Load data from files and other sources

This how-to shows you how to load data for processing and training into ML.NET. The data is originally stored in files or other data sources such as databases, JSON, XML or in-memory collections.

Create the data model

ML.NET enables you to define data models via classes. For example, given the following input data:

Size (Sq. ft.), HistoricalPrice1 ($), HistoricalPrice2 ($), HistoricalPrice3 ($), Current Price ($)
700, 100000, 3000000, 250000, 500000
1000, 600000, 400000, 650000, 700000

Create a data model that represents the snippet below:

public class HousingData
{
    [LoadColumn(0)]
    public float Size { get; set; }

    [LoadColumn(1, 3)]
    [VectorType(3)]
    public float[] HistoricalPrices { get; set; }

    [LoadColumn(4)]
    [ColumnName("Label")]
    public float CurrentPrice { get; set; }
}

Annotating the data model with column attributes

Attributes give ML.NET more information about the data model and the data source.

The LoadColumn attribute specifies your properties' column indices.

Important

LoadColumn is only required when loading data from a file.

Load columns as:

  • Individual columns like Size and CurrentPrices in the HousingData class.
  • Multiple columns at a time in the form of a vector like HistoricalPrices in the HousingData class.

If you have a vector property, apply the VectorType attribute to the property in your data model. It's important to note that all of the elements in the vector need to be the same type. Keeping the columns separated allows for ease and flexibility of feature engineering, but for a very large number of columns, operating on the individual columns causes an impact on training speed.

ML.NET Operates through column names. If you want to change the name of a column to something other than the property name, use the ColumnName attribute. When creating in-memory objects, you still create objects using the property name. However, for data processing and building machine learning models, ML.NET overrides and references the property with the value provided in the ColumnName attribute.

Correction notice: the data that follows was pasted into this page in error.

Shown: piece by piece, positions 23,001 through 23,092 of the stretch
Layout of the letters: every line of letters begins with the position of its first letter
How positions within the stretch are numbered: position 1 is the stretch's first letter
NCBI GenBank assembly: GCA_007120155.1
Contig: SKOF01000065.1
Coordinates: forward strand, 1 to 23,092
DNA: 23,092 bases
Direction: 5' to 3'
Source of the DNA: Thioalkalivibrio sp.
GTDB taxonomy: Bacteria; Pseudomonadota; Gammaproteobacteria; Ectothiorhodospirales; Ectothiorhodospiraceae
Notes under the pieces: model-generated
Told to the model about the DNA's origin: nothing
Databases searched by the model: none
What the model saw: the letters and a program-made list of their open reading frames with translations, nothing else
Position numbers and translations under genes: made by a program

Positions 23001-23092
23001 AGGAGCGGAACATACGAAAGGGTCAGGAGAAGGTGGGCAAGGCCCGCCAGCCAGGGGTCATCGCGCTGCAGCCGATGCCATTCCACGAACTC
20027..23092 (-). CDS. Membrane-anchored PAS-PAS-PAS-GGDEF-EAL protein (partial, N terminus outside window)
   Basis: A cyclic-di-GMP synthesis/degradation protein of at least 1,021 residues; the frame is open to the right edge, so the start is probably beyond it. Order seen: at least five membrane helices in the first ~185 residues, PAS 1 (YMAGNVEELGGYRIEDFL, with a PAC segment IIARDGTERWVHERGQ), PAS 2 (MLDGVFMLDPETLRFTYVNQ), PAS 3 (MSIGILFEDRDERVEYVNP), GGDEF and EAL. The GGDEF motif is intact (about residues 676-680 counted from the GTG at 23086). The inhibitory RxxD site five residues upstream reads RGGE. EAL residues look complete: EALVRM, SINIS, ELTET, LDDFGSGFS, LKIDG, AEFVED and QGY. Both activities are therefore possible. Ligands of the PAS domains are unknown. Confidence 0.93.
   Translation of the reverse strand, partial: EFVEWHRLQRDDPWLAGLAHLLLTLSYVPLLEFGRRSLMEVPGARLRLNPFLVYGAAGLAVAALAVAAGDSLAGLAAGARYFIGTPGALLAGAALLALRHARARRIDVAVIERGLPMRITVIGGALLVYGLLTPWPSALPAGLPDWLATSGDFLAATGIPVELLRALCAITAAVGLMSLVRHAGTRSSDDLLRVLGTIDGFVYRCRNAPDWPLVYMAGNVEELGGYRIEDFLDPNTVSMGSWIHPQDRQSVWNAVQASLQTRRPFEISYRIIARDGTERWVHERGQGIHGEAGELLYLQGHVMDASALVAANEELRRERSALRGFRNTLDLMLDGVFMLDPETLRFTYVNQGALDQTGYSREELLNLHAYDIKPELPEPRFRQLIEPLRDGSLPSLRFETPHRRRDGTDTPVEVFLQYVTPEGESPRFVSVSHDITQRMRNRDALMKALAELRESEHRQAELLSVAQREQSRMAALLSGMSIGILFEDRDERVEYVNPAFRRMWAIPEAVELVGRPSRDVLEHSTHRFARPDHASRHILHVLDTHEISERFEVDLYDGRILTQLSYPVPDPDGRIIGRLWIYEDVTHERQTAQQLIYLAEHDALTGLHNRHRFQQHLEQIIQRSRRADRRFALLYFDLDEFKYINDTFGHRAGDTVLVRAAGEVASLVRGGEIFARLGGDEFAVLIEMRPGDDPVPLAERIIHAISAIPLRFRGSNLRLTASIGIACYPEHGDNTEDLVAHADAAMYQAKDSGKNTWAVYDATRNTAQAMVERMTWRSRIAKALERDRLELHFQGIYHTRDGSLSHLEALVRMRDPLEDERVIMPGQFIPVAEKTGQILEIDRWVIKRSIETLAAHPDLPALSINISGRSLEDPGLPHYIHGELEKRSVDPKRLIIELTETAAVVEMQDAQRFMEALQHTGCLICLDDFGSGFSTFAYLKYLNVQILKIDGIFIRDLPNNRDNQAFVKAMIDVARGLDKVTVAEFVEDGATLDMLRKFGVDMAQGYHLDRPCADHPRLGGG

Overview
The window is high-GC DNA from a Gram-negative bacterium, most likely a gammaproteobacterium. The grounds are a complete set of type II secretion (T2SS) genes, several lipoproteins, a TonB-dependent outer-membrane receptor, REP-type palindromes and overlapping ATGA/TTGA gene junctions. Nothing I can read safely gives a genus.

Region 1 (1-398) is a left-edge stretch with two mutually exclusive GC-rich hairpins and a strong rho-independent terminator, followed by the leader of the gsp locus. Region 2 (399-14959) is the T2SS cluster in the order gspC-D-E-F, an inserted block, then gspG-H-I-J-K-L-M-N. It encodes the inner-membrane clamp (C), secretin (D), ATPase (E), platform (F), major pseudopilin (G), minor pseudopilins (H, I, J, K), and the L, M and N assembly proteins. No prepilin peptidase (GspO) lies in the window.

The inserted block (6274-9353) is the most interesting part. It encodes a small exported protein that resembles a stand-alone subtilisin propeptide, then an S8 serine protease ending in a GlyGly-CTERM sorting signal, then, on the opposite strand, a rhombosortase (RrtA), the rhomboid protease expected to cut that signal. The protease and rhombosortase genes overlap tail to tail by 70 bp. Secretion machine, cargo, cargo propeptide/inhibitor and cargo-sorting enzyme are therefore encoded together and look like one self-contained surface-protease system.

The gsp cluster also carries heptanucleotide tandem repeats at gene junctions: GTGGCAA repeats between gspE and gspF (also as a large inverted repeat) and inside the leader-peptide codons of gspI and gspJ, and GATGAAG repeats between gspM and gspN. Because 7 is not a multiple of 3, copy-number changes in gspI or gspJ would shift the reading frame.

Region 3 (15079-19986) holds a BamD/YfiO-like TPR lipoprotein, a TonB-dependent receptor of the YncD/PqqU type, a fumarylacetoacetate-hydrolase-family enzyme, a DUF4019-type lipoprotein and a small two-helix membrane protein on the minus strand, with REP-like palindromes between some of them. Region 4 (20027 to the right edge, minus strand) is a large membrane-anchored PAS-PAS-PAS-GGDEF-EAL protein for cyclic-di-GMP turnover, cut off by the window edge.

Load data from a single file

To load data from a file use the LoadFromTextFile method along with the data model for the data to be loaded. Since separatorChar parameter is tab-delimited by default, change it for your data file as needed. If your file has a header, set the hasHeader parameter to true to ignore the first line in the file and begin to load data from the second line.

//Create MLContext
MLContext mlContext = new MLContext();

//Load Data
IDataView data = mlContext.Data.LoadFromTextFile<HousingData>("my-data-file.csv", separatorChar: ',', hasHeader: true);

Load data from multiple files

In the event that your data is stored in multiple files, as long as the data schema is the same, ML.NET allows you to load data from multiple files that are either in the same directory or multiple directories.

Load from files in a single directory

When all of your data files are in the same directory, use wildcards in the LoadFromTextFile method.

//Create MLContext
MLContext mlContext = new MLContext();

//Load Data File
IDataView data = mlContext.Data.LoadFromTextFile<HousingData>("Data/*", separatorChar: ',', hasHeader: true);

Load from files in multiple directories